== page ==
The power of prayer can hold our Black and Brown brothers and sisters in our hearts and see their pain, it can bring everyone the strength to work together for a better world. And yet faith can be used as an excuse to maim, harm, dehumanize others.

UCC Clergy-led protest in Minneapolis

We have seen the President go after social media companies for following their own freely-adopted policies against violent and dehumanizing language. We have seen peaceful protesters attacked in front of a church for a photo-op. We join with the national setting of the United Church of Christ in condemning the modern lynching of Black people — carried out today with guns and choke holds by employees of the state.

The UCC’s requiem for Ahmaud Arbery

In these moments it is easy to break apart, shut down and give up. And as Rev. William J. Barber III said last Sunday, “We cannot try to hurry up and put the screams and the tears and the hurt back in the bottle, just to get back to some normal that was abnormal in the first place. Hear the screams. Feel the tears. The very people rejected over and over again are the ones who have shown us the possibility of a more perfect nation. They are telling us these wounds are too much. This death is too much.” We must stop and hear our siblings crying and gasping for breath. We must take time to nurse our wounded souls, reach out in support. We must use our communications tools to see each other and hear each other and tell the stories of the people we have lost.

Today is a day to mourn. And tomorrow we must take up our tools, our stories, our words and get back to work to bring about the justice that we know, one day, we can make real.

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Categories: media diversity  |  Online Hate

HEROES Act a Victory for the Right2Connect!

The new HEROES Act released today, H.R. 6800, contains an incredible commitment to the communications rights of all people. The consumer protection and telecommunications provisions championed by Speaker Pelosi and Chairman Pallone recognize that the right of all people in the U.S. to connect with each other during the novel coronavirus pandemic is not only a matter of mental health and economic survival, it is a matter of life and death.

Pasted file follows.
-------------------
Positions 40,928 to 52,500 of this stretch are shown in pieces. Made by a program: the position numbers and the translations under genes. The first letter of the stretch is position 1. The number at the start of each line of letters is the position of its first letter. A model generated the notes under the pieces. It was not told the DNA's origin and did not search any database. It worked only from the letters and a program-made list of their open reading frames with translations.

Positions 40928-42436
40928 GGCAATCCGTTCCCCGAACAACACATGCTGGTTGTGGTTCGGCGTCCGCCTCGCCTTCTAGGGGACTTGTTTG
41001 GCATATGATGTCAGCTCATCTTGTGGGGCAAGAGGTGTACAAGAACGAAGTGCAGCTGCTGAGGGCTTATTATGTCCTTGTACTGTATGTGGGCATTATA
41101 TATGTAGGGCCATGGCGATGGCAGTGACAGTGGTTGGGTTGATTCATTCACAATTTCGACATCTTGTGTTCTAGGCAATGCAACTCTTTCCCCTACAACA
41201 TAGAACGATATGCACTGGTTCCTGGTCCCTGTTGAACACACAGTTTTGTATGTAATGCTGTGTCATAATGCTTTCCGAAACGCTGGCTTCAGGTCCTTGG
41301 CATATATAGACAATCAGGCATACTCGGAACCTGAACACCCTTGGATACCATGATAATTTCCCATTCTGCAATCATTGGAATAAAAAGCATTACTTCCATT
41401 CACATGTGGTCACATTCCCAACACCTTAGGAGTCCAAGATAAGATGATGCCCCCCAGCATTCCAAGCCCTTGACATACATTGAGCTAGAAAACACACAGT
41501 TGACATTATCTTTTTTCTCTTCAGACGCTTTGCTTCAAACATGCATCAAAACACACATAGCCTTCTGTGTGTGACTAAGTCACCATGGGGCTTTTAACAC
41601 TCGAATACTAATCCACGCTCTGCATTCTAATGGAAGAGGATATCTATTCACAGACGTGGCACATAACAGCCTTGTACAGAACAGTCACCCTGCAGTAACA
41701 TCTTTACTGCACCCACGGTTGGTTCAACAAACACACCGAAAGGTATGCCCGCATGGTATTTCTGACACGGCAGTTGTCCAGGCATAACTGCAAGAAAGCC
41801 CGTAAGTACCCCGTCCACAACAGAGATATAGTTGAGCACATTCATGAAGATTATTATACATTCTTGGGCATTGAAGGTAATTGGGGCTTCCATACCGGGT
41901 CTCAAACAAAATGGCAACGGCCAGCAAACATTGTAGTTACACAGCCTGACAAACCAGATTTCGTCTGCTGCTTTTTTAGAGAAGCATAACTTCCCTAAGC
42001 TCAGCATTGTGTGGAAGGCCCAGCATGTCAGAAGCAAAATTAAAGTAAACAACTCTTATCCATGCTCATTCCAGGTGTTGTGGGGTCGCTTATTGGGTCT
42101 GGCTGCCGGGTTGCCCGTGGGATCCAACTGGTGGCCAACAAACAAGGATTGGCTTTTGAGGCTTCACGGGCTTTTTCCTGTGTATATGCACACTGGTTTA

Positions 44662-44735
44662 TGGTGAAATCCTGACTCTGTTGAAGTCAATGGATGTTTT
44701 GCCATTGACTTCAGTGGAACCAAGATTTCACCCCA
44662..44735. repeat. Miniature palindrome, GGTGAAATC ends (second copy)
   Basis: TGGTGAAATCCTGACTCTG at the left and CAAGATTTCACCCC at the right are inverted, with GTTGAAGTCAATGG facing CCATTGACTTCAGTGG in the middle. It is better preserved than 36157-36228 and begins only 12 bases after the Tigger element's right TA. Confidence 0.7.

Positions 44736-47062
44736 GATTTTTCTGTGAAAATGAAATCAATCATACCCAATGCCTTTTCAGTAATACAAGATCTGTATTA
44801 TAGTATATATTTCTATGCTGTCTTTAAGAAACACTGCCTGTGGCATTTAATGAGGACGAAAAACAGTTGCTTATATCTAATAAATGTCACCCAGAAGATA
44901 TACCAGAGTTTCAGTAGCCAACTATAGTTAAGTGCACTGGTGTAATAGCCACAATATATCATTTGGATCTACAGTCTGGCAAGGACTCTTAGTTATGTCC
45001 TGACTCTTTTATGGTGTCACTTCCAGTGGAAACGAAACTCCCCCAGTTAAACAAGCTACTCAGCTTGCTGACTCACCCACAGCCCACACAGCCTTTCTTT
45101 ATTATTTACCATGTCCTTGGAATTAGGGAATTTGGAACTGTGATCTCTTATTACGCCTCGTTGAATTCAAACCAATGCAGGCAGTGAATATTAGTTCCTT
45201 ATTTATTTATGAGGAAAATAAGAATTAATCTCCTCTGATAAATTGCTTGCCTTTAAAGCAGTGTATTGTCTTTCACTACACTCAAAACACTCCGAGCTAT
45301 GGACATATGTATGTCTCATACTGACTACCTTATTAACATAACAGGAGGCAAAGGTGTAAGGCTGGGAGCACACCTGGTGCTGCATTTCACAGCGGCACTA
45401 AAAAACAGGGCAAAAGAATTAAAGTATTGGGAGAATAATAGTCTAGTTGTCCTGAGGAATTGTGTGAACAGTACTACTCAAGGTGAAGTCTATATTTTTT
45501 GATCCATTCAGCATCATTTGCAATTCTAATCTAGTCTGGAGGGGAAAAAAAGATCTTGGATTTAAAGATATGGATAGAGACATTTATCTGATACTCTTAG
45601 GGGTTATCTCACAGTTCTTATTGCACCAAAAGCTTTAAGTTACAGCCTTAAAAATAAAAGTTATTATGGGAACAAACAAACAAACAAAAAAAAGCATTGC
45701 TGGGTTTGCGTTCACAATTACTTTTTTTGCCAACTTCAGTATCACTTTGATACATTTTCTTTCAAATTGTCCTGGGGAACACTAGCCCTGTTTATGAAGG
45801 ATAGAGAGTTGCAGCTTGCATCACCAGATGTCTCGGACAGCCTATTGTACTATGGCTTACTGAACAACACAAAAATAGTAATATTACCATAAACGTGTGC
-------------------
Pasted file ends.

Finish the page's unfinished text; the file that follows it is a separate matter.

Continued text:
If all people, including low-income people, can afford high quality broadband, their lives can continue, to some degree, through personal connections, education, jobs, obtaining access to emergency benefits while they shelter in place to stop the spread of the virus.  If frontline low-income workers can rely on their mobile phones, they can fill grocery orders, keep our hospitals clean and continue to act as our emergency responders in this time of need.  If families can reach their incarcerated loved ones at fair rates, they can monitor their health and welfare and ensure they receive access to essential care given the horrific spread of COVID-19 among people in jail, prison or detention.  The HERO Act's communications provisions are essential for meeting these emergency needs. 


These proposals, combined with provisions that end cut-offs of Internet services, codify the Federal Communications Commission Keep Americans Connected Pledge and establish limits on price gouging make this legislation an impressive package that will establish secure rights to affordable communications. Congress should move quickly to adopt them into law.


"Congress should move quickly to adopt the communications provisions of the HEROES Act into law," said Cheryl A. Leanza, UCC OC Inc.'s policy advisor, "being without the Internet right now is not just a digital divide, it is a digital chasm and life and death hangs in the balance. If adopted, these proposals would ensure that all people, no matter their income level or status will have the digital tools they need to participate safely in civic and economic life."


To read more about the #right2connect, see The Right to Connect: Life or Death Right Now.